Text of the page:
Leviticus 24-25; Psalm 38
Nearing the end of Leviticus, we have a collection of some final bits and pieces. First, we have some instructions on the daily objects that are needed in the tabernacle. Oil for the lamps and bread. This followed yesterday’s reading, where we looked at the annual feasts. In other words, both the annual and the daily practices of worship are important.
We then get a case where a man blasphemes the name of God. It’s unclear whether blasphemy then is the same as blasphemy now, but either way it’s taken very seriously.
What’s interesting is that this man is from the tribe of Dan (Leviticus 24:11). When we looked at Jacob blessing his sons, we noted how Dan’s blessing was actually negative. Here we see more of that negative connotation, and this will continue as we read further in the Bible.
The people imprison him while they enquire of God. The man’s sin has contaminated the land and the nearby people. Those that heard the blasphemy are to place their hands on the head of the man, transferring that contamination back to him.
Then they are to stone him. This may seem harsh or strange, but if you remember how the people were to view cleanliness and sin as contamination, you remember that they have to remove it at any cost.
Leviticus 25 unpacks the Sabbath year and the year of Jubilee. In the same way that the people were to work six days and then rest on the seventh, they were also meant to work the land for six years and let the land rest on the seventh.
Here in the wilderness the people had to trust God’s provision on the sixth day, that he would give them enough that they didn’t need to go out on the seventh. This was to be replicated in the land they were going to, that they would trust in God’s provision for the crop of the sixth year, so they didn’t need to go out and farm in the seventh.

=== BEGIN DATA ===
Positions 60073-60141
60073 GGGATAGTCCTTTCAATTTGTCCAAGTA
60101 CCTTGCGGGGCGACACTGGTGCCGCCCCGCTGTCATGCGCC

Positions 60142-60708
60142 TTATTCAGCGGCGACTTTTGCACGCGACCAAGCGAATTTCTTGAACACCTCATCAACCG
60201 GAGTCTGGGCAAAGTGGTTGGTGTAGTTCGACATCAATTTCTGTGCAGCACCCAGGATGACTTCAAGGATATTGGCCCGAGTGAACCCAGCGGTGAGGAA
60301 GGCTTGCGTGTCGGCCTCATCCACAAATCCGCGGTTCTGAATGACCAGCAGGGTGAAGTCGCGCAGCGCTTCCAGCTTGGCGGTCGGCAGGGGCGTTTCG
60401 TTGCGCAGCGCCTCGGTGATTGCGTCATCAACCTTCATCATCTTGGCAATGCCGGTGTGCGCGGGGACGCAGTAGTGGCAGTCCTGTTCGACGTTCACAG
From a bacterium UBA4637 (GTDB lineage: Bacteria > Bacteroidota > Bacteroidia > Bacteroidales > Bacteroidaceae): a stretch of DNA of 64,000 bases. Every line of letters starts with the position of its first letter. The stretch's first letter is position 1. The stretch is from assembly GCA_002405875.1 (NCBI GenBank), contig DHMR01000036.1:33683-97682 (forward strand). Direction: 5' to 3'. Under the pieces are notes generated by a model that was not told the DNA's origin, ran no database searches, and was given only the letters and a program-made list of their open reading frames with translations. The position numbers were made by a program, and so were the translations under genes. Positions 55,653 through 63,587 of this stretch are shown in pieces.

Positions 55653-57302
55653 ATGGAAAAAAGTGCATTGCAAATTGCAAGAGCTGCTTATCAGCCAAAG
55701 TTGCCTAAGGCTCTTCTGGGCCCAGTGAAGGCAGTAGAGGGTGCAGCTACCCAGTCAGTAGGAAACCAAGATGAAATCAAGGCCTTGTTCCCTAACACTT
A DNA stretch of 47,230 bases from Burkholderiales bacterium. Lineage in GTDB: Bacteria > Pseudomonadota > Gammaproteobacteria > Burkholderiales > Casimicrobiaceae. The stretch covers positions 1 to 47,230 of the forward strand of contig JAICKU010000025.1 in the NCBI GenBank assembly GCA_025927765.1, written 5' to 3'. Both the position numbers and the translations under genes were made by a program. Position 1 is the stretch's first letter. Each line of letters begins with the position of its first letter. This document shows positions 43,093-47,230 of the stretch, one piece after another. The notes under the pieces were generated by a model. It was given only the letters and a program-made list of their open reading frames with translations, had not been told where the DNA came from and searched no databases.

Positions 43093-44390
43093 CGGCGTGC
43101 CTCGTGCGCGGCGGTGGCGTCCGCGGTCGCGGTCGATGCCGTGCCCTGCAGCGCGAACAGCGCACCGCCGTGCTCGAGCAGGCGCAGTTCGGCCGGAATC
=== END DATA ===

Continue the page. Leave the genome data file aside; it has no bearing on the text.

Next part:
Then after seven Sabbath years, on the fiftieth year, they would have a year of Jubilee. This year was basically a poverty reset. Those that had to sell themselves into slavery because they were poor were freed. Those that had to sell their property because they were poor were given it back.
This was to be a reminder that God was the owner of the land. He lets the people live there. No one could store up land and wealth for themselves and claim it was theirs, because every fifty years they had to give it all back.
This psalm is attributed to king David, and falls into the category of lament psalm, specifically a psalm or repentance. Their psalmist’s sin has brought them grief, and they now bring this grief before God.
Psalm 38:1 - A prayer for mercy
Psalm 38:2-10 - My sin is like a sickness that keeps me from God
Psalm 38:11-14 - My relationship with those around me is broken
Psalm 38:15-20 - Now I wait for God and repent of my sin
Psalm 38:21-22 - A prayer for mercy
The psalm opens with a request for mercy from God. For the psalmist, it feels like God is punishing them. The weight of their sin has become too much to bear.
The psalmist describes their sin like a sickness. This could easily be interpreted that God sends sickness to those who sin, but that would be a dangerous way to view God.
Instead, this psalmist is merely using sickness as a metaphor for their sin. It has spread through their body, corrupted everything, and made them feel awful.
The psalmist shares how their sin brings them to grieve each day. Their desire is for God, and yet he seems so far away right now.
In a similar way, the sin has caused brokenness in the psalmist’s relationships. Those who were once close to them, their friends and family, now avoid them. There also unsavoury characters that seek them harm and maybe resent the psalmist’s attempt to get right with God.
The psalmist describes himself as like a deaf and mute man. In response to the abuse he gets, all he can do is try to ignore them. He can’t defend himself.
But through all this, the psalmist now waits upon God. They are willing to repent of their sin and give themselves over to God’s hand. They would much rather fall into God’s hands than into the hands of their enemies, who seek evil even though the psalmist is seeking good.
And so the psalm ends how it began, with a request for mercy. In this psalm we see how devastating sin can be to our lives, and the need to confess it before God and repent of our wrong.
Anything you think I've missed? Maybe you've got a question that still needs answering. Send me a message over on my Instagram (@brynjoslin). I'd love to talk it through with you some more.